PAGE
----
Program notes

The basic sounds used in this piece are recordings of vibrating „tongues“.
In musical acoustics the German word „Zunge“ (tongue) is a basic term for single and double reeds in woodwinds, like oboe, clarinet or saxophone, as well as reeds or vibrating plates in the accordion, harmonica, jews harp or some organ pipes. Even the lips of a brass player or the human vocal cords can be regarded as „vibrating tongues“.
The resonance frequency of these reeds and lips determines, sometimes in connection with a coupled cavity or a tube, the pitch that we will hear.The vocal cords, the vocal tract and the tongue are the basis for the production of different vowels, consonants and varying pitches – physical fundament of speech and singing and thus of music.
According to the generally recognized theory of evolution the language and the speech production tools were developed to get the human race a survival advantage.

Is music a result of natural selection?
Is there a connection between art and evolution?

The linguist Stephen Pinker suggests that music is „auditory cheesecake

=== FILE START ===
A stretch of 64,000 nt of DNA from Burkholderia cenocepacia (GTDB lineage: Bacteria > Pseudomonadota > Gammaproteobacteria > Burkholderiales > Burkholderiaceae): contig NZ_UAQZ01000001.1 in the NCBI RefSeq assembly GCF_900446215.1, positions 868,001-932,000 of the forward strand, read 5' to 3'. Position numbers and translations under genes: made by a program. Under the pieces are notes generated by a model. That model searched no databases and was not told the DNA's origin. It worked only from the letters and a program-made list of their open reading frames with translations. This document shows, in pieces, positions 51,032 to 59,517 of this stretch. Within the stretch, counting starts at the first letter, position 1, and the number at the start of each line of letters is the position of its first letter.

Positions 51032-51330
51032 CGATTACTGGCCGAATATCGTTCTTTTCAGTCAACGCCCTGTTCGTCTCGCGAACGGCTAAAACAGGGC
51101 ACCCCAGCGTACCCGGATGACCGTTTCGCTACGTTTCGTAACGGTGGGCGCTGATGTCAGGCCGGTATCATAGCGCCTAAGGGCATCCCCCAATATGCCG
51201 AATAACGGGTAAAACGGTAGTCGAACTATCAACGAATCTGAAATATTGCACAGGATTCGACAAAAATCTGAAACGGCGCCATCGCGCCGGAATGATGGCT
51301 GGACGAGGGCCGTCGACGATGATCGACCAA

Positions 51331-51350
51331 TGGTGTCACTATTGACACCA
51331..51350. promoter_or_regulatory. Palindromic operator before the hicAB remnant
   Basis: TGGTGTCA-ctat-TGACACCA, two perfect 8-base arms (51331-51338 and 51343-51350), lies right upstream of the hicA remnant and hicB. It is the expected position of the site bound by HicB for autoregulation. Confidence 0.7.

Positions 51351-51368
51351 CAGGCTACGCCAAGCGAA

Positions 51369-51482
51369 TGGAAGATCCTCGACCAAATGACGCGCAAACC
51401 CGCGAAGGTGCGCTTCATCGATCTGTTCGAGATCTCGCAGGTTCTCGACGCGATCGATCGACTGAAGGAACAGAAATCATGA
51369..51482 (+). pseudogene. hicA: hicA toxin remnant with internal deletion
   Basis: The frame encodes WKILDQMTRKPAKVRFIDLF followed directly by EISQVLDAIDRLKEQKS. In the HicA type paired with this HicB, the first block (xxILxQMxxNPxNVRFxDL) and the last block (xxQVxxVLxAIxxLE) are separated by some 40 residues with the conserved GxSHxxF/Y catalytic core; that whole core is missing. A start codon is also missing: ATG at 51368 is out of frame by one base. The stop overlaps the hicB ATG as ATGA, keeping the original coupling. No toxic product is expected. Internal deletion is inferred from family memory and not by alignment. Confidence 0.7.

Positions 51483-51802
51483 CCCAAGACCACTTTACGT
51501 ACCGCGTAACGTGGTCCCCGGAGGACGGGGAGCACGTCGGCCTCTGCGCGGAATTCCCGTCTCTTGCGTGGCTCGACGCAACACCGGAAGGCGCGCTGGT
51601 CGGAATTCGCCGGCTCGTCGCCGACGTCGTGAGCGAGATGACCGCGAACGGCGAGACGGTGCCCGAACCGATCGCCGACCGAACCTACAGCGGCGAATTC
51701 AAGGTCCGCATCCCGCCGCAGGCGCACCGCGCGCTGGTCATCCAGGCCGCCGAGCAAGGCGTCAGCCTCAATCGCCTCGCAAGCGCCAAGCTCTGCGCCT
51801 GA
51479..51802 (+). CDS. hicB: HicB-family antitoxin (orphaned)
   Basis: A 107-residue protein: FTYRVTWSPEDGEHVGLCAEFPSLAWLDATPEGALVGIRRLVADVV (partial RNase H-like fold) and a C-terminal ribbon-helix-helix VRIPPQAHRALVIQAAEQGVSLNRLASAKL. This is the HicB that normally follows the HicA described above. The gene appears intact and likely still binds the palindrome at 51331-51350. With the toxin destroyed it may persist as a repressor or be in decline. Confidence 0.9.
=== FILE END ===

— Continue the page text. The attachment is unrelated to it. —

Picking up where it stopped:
sound examples

stereo downmix:

Realization notes

The signal processing, the sound transformation and structuring processes in this piece are written in SuperCollider3 running on MacOSX. Later on the multichannel textures, processes and single sounds were arranged with Nuendo.
Almost all structuring algorithms are derived from L-systems, which can be described by rewriting patterns in SuperCollider. L-systems and transformational grammars are well known in linguistics as well as in bio-mathematics and even in musicology as analysis tools to describe the basic design or „construction plan“ of complex systems, like human language grammars, plants or classical symphonies.